Steep, winding roads and shoulders that are either narrow or nonexistent make bicycling here more of a danger than a pleasure. Outside of campgrounds, you are not allowed to pedal on unpaved roads.


More than 200 species of birds inhabit Sequoia and Kings Canyon national parks. Not seen in most parts of the United States, the white-headed woodpecker and the pileated woodpecker are common in most mid-elevation areas here. There are also many hawks and owls, including the renowned spotted owl. Species are diverse in both parks due to the changes in elevation, and range from warblers, kingbirds, thrushes, and sparrows in the foothills to goshawk, blue grouse, red-breasted nuthatch, and brown creeper at the highest elevations. Ranger-led bird-watching tours are held on a sporadic basis. Call the park's main information number to find out more about these tours. The Sequoia Natural History Association (559/565–3759 also has information about bird-watching in the southern Sierra.

Cross-Country Skiing

For a one-of-a-kind experience, cut through the groves of mammoth sequoias in Giant Forest. Some of the Crescent Meadow trails are suitable for skiing as well; none of the trails is groomed. You can park at Giant Forest. Note that roads can be precarious in bad weather. Some advanced trails begin at Wolverton.

Pear Lake Ski Hut. Primitive lodging is available at this backcountry hut, reached by a steep and extremely difficult 7-mile trail from Wolverton. Only expert skiers should attempt this trek. Space is limited; make reservations well in advance. Trailhead at end of Wolverton Rd., 1½ mi northeast off Generals Hwy. (Rte. 198), Sequoia National Park, CA, 93262. 559/565–3759. $38. Dec.–Apr.

Wuksachi Lodge. Rent skis here. Depending on snowfall amounts, instruction may also be available. Reservations are recommended. Marked trails cut through Giant Forest, about 5 miles south of the lodge. Off Generals Hwy. (Rte. 198), 2 mi north of Lodgepole, Sequoia National Park, CA, 93262. 559/565–4070. Nov.–May (unless no snow), daily 9–4. Shuttle: Wuksachi-Lodgepole-Dorst.


There's limited trout fishing in the creeks and rivers from late April to mid-November. The Kaweah River is a popular spot; check at visitor centers for open and closed waters. Some of the park's secluded backcountry lakes have good fishing. A California fishing license, required for persons 16 and older, costs about $15 for one day, $23 for two days, and $46 for 10 days (discounts are available for state residents and others). For park regulations, closures, and restrictions, call the parks at 559/565–3341 or stop at a visitor center. Licenses and fishing tackle are usually available in Lodgepole.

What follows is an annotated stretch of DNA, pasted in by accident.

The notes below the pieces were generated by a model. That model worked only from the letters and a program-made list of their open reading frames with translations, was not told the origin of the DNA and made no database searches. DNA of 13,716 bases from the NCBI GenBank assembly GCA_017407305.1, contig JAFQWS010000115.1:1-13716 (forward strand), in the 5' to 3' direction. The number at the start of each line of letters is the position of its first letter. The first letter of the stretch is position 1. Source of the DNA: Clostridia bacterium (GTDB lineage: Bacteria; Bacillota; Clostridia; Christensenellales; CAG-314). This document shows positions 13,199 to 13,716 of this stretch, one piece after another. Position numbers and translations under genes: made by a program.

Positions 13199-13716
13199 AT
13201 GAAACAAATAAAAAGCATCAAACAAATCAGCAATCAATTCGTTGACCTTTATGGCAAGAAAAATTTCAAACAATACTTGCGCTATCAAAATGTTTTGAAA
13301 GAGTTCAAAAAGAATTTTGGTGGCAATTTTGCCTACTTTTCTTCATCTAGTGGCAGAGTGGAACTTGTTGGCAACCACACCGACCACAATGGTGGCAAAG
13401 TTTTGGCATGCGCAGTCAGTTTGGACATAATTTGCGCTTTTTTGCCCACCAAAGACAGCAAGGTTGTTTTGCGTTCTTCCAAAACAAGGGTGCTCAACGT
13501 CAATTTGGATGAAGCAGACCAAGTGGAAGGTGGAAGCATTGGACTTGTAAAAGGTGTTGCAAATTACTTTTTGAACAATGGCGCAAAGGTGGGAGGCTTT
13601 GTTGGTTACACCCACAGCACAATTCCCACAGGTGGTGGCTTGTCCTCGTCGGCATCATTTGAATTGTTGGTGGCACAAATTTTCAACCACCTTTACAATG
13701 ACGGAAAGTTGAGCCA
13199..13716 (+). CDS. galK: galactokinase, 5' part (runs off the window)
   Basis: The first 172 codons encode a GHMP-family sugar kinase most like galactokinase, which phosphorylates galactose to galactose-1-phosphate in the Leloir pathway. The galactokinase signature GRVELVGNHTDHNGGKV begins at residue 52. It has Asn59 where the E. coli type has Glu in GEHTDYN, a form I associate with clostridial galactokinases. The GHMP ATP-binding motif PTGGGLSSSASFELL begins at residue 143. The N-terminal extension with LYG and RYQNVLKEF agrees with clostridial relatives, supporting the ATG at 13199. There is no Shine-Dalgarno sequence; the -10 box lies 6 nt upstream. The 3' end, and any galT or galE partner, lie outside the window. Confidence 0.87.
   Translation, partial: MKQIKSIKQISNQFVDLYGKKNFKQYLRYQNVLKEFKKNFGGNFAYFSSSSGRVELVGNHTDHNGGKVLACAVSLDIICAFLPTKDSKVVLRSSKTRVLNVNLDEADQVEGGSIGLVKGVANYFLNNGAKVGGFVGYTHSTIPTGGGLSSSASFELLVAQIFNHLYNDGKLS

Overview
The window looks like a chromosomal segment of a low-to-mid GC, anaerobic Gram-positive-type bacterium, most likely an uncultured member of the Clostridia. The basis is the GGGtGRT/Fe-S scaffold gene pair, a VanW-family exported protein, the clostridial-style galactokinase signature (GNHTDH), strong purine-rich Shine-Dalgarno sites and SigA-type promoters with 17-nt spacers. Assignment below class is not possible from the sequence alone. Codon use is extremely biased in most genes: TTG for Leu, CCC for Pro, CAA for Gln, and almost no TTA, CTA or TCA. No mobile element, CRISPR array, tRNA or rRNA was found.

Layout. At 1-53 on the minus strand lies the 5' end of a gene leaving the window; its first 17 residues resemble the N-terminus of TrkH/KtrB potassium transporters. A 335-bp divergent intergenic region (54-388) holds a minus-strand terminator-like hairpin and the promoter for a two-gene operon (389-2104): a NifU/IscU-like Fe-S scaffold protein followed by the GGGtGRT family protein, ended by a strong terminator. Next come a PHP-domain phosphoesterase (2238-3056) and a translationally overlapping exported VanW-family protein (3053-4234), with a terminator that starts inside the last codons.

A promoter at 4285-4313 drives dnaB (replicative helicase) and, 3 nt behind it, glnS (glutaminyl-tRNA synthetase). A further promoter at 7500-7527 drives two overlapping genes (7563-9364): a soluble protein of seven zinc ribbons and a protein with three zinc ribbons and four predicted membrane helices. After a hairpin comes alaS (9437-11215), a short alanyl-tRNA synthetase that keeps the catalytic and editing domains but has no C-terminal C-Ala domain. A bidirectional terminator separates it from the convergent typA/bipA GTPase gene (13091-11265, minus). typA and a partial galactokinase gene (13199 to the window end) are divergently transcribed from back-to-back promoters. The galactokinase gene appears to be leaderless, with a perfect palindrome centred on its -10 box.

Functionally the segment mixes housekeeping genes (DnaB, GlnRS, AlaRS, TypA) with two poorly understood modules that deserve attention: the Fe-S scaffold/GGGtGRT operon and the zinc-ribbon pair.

California Department of Fish and Game. The department supplies fishing licenses and provides a full listing of regulations. 916/653–7661.


The best way to see the park is to hike it. The grandeur and majesty of the Sierra is best seen up close. Carry a hiking map and plenty of water. Visitor center gift shops sell maps and trail books and pamphlets. Check with rangers for current trail conditions, and be aware of rapidly changing weather. As a rule of thumb, plan on covering about a mile per hour.


Big Trees Trail. This one's a must, as it does not take long to stroll and the setting is spectacular: beautiful Round Meadow surrounded by many mature sequoias, with well-thought-out interpretive signs along the path that explain the ecology on display. The 0.7-mile Big Trees Trail is wheelchair-accessible. Parking at the trailhead lot off Generals Highway is for cars with handicap placards only. The round-trip loop from the Giant Forest Museum is about a mile long. Easy. Trail begins off Generals Hwy. (Rte. 198), near the Giant Forest Museum, Sequoia National Park, CA, 93262. Shuttle: Giant Forest.

Congress Trail. This 2-mile trail, arguably the best hike in the parks in terms of natural beauty, is a paved loop that begins near General Sherman Tree. You'll get close-up views of more big trees here than on any other Sequoia hike. Watch for the clusters known as the House and Senate. The President Tree, also on the trail, supplanted the General Grant Tree in 2012 as the world's second largest in volume (behind the General Sherman). An offshoot of the Congress Trail leads to Crescent Meadow, where in summer you can catch a free shuttle back to the Sherman parking lot. Easy. Trail begins off Generals Hwy. (Rte. 198), 2 miles north of Giant Forest, Sequoia National Park, CA, 93262. Shuttle: Giant Forest.